Federated machine learning (FedML) promises to be a cornerstone technology in Decentralized AI. A current open challenge in FedML is secure and trusted execution of machine learning code at local clients. This project aims to develop and critically evaluate a pilot solution to this problem based on Trusted Execution Environments.
The long-term challenge is to enable secure and privacy-preserving machine learning in the rapidly expanding distributed cloud. Such Decentralized AI is a major current technology trend, driven both by the practical aspect of data being increasingly generated at the edge, and by an increased focus of data privacy in AI. Federated Learning (FedML) promises to be a cornerstone technology to address these challenges.
FedML is used when multiple organizations (cross-silo) or edge devices (cross-device) want to collectively train machine learning models but datasets cannot be centralized because of privacy reasons (private, sensitive, regulated data) or for practical reasons (big and fast data at the edge). Instead, completely local model updates are computed and combined into a global aggregated model (Fig 1).
FedML provides strong input privacy by enabling training of machine learning models without moving and disclosing data. Much research is currently invested into security and FedML, for example to guard against attacks on the training data itself with the purpose of biasing the model, so called data-poisoning attacks, or reverse-engineering of training data using predictions from the federated ML model, so called inference attacks. These are general problems in adversarial ML and can be mitigated using general approaches also in a federated setting.
A problem that is specific to FedML due to its intrinsic distributed nature is the threat associated with accidental or malicious modification of the client itself (identity), or the code run by clients when computing model updates (remote computation). If an dishonest member of the federation, an external attacker, or a misconfigured device is able to modify the training code, the consequences can range from mild such as affected convergence rate in training, to backdoor attacks rendering the model useless. Solutions that can help ensure the veracity of client execution has a great potential to help widespread adoption of federated learning technologies for decentralized AI.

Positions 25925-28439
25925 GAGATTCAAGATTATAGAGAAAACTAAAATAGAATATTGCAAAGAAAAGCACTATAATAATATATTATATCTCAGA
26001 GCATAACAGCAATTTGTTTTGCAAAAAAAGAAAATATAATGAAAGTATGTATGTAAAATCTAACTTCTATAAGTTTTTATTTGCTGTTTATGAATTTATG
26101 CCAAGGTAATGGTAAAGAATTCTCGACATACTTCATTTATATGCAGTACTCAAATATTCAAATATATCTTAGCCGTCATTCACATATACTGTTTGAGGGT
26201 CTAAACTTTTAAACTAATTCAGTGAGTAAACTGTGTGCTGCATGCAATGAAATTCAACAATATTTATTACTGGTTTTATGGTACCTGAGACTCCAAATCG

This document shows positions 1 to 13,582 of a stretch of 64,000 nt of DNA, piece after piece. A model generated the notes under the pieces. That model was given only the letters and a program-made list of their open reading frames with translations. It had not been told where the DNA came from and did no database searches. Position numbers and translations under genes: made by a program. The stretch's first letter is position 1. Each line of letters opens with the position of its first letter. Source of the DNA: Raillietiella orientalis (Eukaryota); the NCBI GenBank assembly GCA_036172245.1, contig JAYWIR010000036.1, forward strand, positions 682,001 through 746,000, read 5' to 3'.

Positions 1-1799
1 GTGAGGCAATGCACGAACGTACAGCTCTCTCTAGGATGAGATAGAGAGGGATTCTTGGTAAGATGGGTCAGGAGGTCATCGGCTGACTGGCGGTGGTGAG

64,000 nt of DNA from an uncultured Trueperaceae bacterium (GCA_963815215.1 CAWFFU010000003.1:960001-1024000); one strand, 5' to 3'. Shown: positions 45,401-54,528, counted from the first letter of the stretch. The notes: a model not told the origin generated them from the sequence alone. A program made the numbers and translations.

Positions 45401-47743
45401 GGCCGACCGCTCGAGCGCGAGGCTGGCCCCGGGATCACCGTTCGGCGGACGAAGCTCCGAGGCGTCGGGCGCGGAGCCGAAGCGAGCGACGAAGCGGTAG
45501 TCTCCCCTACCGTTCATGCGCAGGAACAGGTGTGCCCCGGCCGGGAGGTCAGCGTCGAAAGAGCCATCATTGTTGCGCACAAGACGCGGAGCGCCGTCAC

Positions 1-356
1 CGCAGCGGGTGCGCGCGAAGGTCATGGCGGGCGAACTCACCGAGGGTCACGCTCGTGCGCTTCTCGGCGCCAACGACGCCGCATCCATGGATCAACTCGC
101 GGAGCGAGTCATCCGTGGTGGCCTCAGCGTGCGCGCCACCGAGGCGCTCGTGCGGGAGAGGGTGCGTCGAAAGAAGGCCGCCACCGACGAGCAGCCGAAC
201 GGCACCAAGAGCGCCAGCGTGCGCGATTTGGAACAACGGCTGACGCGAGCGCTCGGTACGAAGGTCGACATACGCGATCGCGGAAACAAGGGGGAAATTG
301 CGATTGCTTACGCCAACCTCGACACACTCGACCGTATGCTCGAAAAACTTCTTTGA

The proposed solution
We believe that rapidly improving technology for Trusted Execution Environments (TEEs), such as Intel Software Guard Extensions (SGX), ARM TrustZone and AMD Secure Encrypted Virtualization (SEV) holds great potential to help overcome these challenges. Such confidential computing is a clear technology trend heavily pushed by hardware manufacturers and cloud providers and is rapidly becoming widely accessible and easier to use. In short, TEEs allow user-level code to define private regions of memory that cannot be read or accessed by any process outside that region, or enclave. The code executing in the enclave is protected from inspection by any process running outside, including the operating system and hypervisor. This makes it possible to divide a program into a trusted (enclaved) and untrusted part. Based on this threat model, we aim to engineer trusted clients for FedML.
We propose to leverage TEEs to ensure veracity of the model updates done by clients. The technical challenge is to do this in a way that does not add unacceptable overhead in computation, since the efficacy of model updates are also of the essence in federated learning.
The main objective of this project is to develop a pilot implementation of TEE-empowered federated learning and systematically benchmark it across two major machine learning use-case classes, in order to evaluate and reduce the risks associated with implementing it in a production solution for decentralized AI.